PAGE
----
Noel's Take: Everyone who complains that the Coen brothers are contemptuous of their characters—or even their audience—will find a lot of ammunition for that argument in Burn After Reading, a darkly comic riff on the D.C. thriller genre in which nearly everyone is an idiot and is convinced that they're the only ones they know with any real savvy. Arch to the extreme, and populated by cartoonish character turns—even by the leads—Burn After Reading offers a vision of modern life and modern espionage in which people concoct wild theories about what's going on in the government, while covertly getting screwed by more mundane evils, like internet predators and the beauty industry. I can't pretend this movie is anything less than a slight, broad comedy, and I imagine that many people will find it too mean-spirited and trifling after the Coens' Oscar-winning adaptation of No Country For Old Men. Me, I thought it was frequently hilarious and brilliantly constructed, with a script that adds and subtracts elements exactly when necessary. I also think it has a point of view on mankind's malicious machinations that is both condescending and kind of true. In fact, I'm eager to see it again, since I wonder if I might be underrating it slightly. Often the Coens' comedies get funnier and more resonant on repeat viewings.
Scott's Take: Back when I wrote a primer on the Coen Brothers a few months ago, I had this to say about their debut film: "Blood Simple set the table for many Coen movies to come: Though the amount may vary—it's $10,000 here, $80,000 in Fargo, and $2 million in No Country For Old Men—money makes the world go 'round in the Coens' eyes, with greed driving people to short-sighted decisions and appalling acts of violence." With their first original script in seven years, the Coens have circled back to the same themes again in Burn After Reading—the amount, in this case, is more in line with Blood Simple, adjusted slightly for inflation—except here, they give them their lightest treatment to date, which makes the mayhem that ensues all the more needless and avoidable. The Coens have made many funnier films than Burn After Reading (though John Malkovich, as a belligerent laid-off CIA agent, is a hoot), but here it's the plotting that pays off in spades. The object of desire—a computer disk found by two dim fitness-room employees—is a MacGuffin of the first order, because even though its value is questionable at best, it has a sizable cast of characters scheming and sneaking around and playing off each other. If any of them knew what the audience knows, the whole movie would just end right there, but the Coens keep these individual plot strands from connection until the last possible moment. Anyone who calls the film "inconsequential" is precisely missing the point.
Noel and Scott's Grade: B+
Director/Country/Time: Steve McQueen, UK, 96 min
Cast: Michael Fassbender, Brian Milligan, Stuart Graham
Headline: Irish prisoners starve themselves in 1981
Noel's Take: Artist Steve McQueen announces himself as a filmmaker to be reckoned with in his debut feature, a mostly dialogue-free recollection of the various ways Irish prisoners tried to convince the Thatcher government to grant them status as political prisoners, not terrorists. The first half of the film follows one twitchy guard, one new prisoner, and one old hand as they endure day after day of shit-smeared walls, secret messages stashed in remote orifices, and routine beatings. The second half follows Bobby Sands (played by the remarkable Michael Fassbender) as he launches a new strategy to draw attention to his cause: a chain of hunger strikes, led by himself, with new prisoners to join in every two weeks. Linking the two halves of the film is a roughly 10-minute dialogue scene between Sands and his priest, followed by a roughly 5-minute monologue by Sands. Both are shot in single, static takes. In fact, my only strong qualm about Hunger is that McQueen sometimes seems to wield his directorial control a little tightly. At a certain point, those long takes start to look more like a stunt than the ideal way to convey the information McQueen means to; and at other times, lengthy journeys into the abstract or the mundane come off as a little self-indulgent. But honestly, when a director has the eye and the feel of a McQueen—who finds visual poetry in snow melting on bloody knuckles, or in the reflections in a puddle of piss—he earns the leeway to go down some blind alleys. Grade: B+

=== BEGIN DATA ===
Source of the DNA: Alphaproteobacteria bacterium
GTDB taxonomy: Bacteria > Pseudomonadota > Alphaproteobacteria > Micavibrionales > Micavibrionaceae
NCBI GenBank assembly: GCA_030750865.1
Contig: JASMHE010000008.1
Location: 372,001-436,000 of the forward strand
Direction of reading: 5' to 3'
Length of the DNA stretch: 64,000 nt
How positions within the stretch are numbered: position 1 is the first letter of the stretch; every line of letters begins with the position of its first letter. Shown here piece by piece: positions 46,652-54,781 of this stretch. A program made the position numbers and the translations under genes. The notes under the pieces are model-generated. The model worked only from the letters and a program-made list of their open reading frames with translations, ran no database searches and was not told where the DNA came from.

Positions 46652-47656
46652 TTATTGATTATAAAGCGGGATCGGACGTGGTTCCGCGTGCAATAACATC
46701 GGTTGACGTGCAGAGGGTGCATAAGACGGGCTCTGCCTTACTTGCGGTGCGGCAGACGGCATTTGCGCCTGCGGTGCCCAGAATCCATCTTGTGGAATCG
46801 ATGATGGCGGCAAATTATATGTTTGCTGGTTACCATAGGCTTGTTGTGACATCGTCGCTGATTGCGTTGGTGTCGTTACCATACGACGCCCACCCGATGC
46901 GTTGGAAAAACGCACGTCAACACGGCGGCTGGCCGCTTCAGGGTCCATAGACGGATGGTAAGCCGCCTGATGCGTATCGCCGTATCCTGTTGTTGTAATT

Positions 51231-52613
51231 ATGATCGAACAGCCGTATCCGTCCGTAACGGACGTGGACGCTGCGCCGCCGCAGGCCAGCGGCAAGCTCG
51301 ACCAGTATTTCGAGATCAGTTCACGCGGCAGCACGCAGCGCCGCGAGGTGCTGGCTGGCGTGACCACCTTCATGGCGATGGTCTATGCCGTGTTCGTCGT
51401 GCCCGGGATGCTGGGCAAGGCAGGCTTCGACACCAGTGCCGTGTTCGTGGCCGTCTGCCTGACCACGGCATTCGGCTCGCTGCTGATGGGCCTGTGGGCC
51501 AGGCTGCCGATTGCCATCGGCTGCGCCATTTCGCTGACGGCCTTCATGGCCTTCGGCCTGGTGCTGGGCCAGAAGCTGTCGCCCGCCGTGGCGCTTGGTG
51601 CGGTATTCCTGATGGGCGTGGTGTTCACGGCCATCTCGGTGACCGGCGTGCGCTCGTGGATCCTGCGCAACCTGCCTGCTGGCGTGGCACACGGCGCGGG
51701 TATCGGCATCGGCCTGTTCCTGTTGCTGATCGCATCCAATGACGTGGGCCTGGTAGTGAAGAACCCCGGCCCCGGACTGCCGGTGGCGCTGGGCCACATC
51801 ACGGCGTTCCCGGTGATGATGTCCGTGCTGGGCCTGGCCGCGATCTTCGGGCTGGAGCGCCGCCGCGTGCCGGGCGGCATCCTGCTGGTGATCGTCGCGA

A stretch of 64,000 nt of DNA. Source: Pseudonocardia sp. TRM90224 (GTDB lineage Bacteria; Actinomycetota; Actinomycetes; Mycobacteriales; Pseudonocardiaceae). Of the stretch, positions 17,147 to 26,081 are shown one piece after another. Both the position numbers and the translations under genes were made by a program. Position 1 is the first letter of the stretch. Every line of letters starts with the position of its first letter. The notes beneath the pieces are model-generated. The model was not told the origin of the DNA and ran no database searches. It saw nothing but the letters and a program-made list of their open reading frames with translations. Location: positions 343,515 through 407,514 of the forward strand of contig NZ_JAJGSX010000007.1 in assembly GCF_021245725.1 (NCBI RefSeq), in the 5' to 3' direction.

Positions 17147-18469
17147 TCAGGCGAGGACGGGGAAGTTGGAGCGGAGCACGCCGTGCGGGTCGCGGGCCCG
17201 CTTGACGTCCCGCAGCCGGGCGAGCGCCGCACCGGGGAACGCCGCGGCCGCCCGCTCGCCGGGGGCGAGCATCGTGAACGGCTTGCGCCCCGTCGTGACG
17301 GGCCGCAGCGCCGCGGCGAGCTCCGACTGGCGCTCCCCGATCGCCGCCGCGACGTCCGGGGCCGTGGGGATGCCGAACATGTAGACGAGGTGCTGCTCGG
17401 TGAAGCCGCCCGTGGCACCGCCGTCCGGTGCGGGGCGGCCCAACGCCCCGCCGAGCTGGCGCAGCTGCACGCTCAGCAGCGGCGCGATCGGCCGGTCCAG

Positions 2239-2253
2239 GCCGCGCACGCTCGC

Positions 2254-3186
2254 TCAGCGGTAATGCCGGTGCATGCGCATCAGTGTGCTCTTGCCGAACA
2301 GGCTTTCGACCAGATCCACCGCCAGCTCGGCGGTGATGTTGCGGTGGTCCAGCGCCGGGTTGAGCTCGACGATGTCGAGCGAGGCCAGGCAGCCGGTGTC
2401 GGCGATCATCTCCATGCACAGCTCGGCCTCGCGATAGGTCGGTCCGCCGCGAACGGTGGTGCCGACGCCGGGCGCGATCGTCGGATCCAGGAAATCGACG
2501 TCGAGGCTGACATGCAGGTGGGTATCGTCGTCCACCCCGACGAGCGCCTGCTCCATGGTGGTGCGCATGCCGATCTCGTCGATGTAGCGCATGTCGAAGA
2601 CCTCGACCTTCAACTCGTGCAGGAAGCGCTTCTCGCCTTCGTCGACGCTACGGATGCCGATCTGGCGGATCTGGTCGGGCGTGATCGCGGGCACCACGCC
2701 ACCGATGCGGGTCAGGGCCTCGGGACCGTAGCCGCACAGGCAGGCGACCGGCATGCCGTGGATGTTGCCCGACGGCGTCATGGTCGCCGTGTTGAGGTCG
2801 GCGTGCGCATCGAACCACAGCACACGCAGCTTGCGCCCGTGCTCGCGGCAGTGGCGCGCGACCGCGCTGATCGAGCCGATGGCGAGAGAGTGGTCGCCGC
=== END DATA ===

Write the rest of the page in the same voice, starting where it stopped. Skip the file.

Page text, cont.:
The Good, The Bad, & The Weird
(For credits and Noel's Take, click here.)
Scott's Take: There's no denying that director Kim Jee-woon has style (and a generous budget) to burn, based on the shootouts, robberies, and chase sequences that barrel one on top of the other. But at 130 minutes, the effect is often more enervating than exhilarating, in much the same way Indiana Jones And The Kingdom Of The Crystal Skull was earlier this summer. There are enough inspired moments (many of them courtesy of Song Kang-ho, the slacker hero of The Host, who at one point blasts his way through a shootout while donning an old-fashioned diver's helmet) to excuse a plot that gets a little soupy, but the movie suffers from some of the blockbuster bloat that tends to dog its Hollywood counterparts. Noel spotted more references than I did—even the obvious nods to Leone only come through the three main characters and an homage to the famous climactic showdown—and more themes, too, though I'll admit that the activities of Korean bandits in ‘30s Manchuria falls in a historical blind spot for me. Fortunately, the film does better than JCVD by not front-loading its best material: The last 20 or 30 minutes bring the Good, the Bad, and the Weird together, along with legions of Japanese Army troops, for a cross-desert free-for-all like nothing I've seen The Road Warrior. Grade: B